In case you’ve been living under a rock, you know that there’s been a bit of controversy over a quote that Neil Tyson invented and then attributed to President George W. Bush. Long story short: everything about Tyson’s story is false (even down to Tyson’s fabricated inflection of Bush’s voice as he uttered the fake quote), and every rational person who’s examined the highly questionable provenance of Tyson’s story has concluded that it’s complete garbage. End of story, right?
Not so much, thanks to Pravda’s heirs at Wikipedia. Wikipedia, you see, is run by editors who love facts, reason, evidence, and science. Boy do they love science. And facts. And also evidence. They LOVE those things. But they don’t adore anything as much as they adore Neil Tyson, their high priest, and unsavory facts about their shaman of science will not be tolerated.
Since the Tyson fabrication scandal broke, Wikipedia’s little army of tinpot propagandists has been hard at work shoving facts and evidence down the memory hole. To date, Tyson’s Wikipedia page has been revised at least 60 times since the story broke last week. Every time a reference to the scandal is added, a Tyson Truther removes it. Despite the fact that no evidence exists that Bush ever said “Our God is the God who named the stars” shortly after 9/11 as a way of segregating Christians and Jews from Muslims, under no circumstances will Wikipedia allow that site to note that Tyson’s fabricated quote is obviously fake and non-existent. What’s the difference between Jesus Christ and a Neil deGrasse Tyson quote? For starters, we have historical evidence that Jesus Christ existed.
Anyhow, the total delusion of Tyson’s Truthers at Wikipedia really must be seen to be believed. It’s that absurd. So here are the 9 most absurd edits and comments by Neil Tyson’s cultists at Wikipedia (the last one is my personal favorite). Note that not one of them provides any evidence that Bush ever said, “Our God is the God who named the stars.”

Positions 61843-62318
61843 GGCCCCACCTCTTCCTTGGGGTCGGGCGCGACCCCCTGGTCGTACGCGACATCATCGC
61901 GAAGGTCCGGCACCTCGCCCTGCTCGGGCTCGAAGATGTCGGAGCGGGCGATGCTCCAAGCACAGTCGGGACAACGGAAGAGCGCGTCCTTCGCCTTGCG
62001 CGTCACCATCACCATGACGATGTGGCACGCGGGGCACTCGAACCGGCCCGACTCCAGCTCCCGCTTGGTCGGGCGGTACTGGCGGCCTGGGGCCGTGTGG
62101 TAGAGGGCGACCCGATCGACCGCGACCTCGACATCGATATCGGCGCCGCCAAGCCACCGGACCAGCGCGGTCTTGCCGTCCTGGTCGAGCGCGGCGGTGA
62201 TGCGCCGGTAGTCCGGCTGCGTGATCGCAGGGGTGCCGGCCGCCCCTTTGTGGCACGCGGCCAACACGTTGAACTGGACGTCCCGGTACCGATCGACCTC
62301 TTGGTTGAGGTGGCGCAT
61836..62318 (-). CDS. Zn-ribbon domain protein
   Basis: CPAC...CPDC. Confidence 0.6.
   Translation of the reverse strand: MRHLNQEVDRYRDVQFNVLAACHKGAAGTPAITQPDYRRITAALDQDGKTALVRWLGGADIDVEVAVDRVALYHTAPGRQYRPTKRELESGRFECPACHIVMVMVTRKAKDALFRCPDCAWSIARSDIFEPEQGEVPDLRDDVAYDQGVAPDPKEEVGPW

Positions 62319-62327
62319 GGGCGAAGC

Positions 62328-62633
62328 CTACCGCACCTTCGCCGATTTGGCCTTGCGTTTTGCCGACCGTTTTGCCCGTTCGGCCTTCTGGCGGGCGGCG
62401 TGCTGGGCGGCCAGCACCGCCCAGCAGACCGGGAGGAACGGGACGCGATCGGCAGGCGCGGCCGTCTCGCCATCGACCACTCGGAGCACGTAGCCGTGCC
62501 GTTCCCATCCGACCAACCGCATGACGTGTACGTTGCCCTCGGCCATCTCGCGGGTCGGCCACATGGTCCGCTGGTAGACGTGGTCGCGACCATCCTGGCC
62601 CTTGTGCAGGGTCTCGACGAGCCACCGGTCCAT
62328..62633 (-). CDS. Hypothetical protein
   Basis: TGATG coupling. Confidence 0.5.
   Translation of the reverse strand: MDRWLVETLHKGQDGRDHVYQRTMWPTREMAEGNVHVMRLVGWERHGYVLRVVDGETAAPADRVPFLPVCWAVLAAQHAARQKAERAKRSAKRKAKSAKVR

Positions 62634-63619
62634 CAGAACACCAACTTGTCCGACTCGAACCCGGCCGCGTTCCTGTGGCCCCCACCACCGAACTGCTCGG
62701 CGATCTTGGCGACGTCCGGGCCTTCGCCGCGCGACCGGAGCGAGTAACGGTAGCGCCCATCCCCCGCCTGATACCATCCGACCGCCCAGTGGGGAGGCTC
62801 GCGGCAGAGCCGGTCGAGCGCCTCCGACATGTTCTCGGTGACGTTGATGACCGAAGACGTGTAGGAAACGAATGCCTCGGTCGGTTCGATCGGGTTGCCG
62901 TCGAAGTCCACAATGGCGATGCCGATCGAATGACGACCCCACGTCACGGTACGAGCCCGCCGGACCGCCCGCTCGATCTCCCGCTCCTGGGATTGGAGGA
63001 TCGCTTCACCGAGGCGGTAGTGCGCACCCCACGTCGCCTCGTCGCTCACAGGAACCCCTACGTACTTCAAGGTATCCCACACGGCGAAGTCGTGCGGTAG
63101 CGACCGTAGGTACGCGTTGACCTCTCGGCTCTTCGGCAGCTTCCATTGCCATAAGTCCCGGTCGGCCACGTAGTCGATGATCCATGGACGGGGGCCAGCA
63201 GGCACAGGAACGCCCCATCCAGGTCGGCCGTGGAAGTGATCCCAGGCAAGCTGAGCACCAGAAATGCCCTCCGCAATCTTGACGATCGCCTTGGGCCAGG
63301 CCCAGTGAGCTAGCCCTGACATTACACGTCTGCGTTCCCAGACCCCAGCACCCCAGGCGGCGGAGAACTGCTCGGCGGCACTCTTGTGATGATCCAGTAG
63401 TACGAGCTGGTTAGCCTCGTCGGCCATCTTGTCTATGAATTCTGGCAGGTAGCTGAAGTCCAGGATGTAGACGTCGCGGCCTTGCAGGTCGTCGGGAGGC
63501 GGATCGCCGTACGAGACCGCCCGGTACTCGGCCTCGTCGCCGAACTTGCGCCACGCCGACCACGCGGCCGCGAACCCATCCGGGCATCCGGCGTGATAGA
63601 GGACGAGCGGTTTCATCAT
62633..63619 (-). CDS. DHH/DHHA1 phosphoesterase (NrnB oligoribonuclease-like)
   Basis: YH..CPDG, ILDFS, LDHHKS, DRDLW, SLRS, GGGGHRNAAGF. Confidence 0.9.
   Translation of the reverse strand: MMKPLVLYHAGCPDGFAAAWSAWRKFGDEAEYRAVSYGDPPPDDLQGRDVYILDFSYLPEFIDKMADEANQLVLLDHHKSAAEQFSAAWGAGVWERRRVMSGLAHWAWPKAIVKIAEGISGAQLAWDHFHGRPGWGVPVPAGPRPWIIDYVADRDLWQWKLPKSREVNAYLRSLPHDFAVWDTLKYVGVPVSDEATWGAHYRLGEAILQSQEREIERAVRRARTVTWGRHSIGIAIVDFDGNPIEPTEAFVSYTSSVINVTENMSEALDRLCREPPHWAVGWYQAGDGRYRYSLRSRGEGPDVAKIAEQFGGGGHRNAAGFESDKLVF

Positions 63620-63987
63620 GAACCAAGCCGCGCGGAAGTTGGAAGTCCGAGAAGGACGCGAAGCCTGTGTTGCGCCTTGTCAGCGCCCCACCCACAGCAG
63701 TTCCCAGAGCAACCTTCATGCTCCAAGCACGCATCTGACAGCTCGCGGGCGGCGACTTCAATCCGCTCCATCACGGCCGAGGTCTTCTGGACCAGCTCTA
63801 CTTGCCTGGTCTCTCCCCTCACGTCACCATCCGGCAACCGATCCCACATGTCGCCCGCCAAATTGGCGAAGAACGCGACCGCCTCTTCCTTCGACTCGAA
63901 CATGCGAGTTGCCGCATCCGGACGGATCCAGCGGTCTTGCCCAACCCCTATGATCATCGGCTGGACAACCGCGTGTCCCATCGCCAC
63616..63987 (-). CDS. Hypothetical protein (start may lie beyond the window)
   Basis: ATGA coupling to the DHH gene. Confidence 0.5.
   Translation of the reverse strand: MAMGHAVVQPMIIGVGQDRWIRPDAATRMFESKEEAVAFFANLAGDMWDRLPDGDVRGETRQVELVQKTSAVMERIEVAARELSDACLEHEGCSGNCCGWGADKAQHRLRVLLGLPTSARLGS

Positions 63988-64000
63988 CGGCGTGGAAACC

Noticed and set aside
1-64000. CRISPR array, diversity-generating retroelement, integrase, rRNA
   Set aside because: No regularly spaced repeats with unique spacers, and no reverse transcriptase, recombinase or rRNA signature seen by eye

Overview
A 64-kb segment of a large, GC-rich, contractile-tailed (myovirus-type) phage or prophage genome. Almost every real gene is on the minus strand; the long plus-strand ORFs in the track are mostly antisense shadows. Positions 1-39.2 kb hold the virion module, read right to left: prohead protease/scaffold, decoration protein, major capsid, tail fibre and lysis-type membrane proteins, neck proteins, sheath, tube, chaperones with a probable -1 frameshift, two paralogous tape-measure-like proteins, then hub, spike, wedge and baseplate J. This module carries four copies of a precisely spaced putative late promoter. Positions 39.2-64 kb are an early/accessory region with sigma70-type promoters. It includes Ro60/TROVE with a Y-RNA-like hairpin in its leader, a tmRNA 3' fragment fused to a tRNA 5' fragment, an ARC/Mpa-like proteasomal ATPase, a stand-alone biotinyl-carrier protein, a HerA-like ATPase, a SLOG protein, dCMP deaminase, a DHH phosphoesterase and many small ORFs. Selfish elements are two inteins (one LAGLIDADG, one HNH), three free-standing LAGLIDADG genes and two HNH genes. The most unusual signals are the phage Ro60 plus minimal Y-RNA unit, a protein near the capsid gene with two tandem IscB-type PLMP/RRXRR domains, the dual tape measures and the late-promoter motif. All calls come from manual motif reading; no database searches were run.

Keep in mind, these are actual quotes from Wikipedia editors discussing why it’s okay to airbrush history in order to protect their precious prophet.
1. “Telling a funny anecdote with fudgy details to make a joke/point is not a controversy, its what public speakers do.”
2. “It doesn’t matter if we can demonstrate it happened or not, many things happen in many people lives, we don’t write each of them into every persons biography.”
3. “[W]e may have to leave this up for a few days until S Davis drops his ‘censorship’ campaign.”
4.”So, [Tyson]’s not making a point about Bush, he’s making a point about the lost opportunity of 1.3 billion people not contributing to the advancement of human knowledge.”
5. “This is thus far a relatively insignificant story pushed by a fringe attack blog[.]”
6. “We shouldn’t be asserting that ‘No evidence exists’ based upon the current sourcing.”
7. “There are literally thousands and thousands of articles about this topic […] If this was something important, then you would see a lot more sources covering.”
8. “[I]t is a non-notable commentary that begun in an obscure media site and was picked up with even more obscure sites/blogs.”
9. “[T]his is being kept off because Wikipedia is deeply conservative in the non-political meaning of the word.”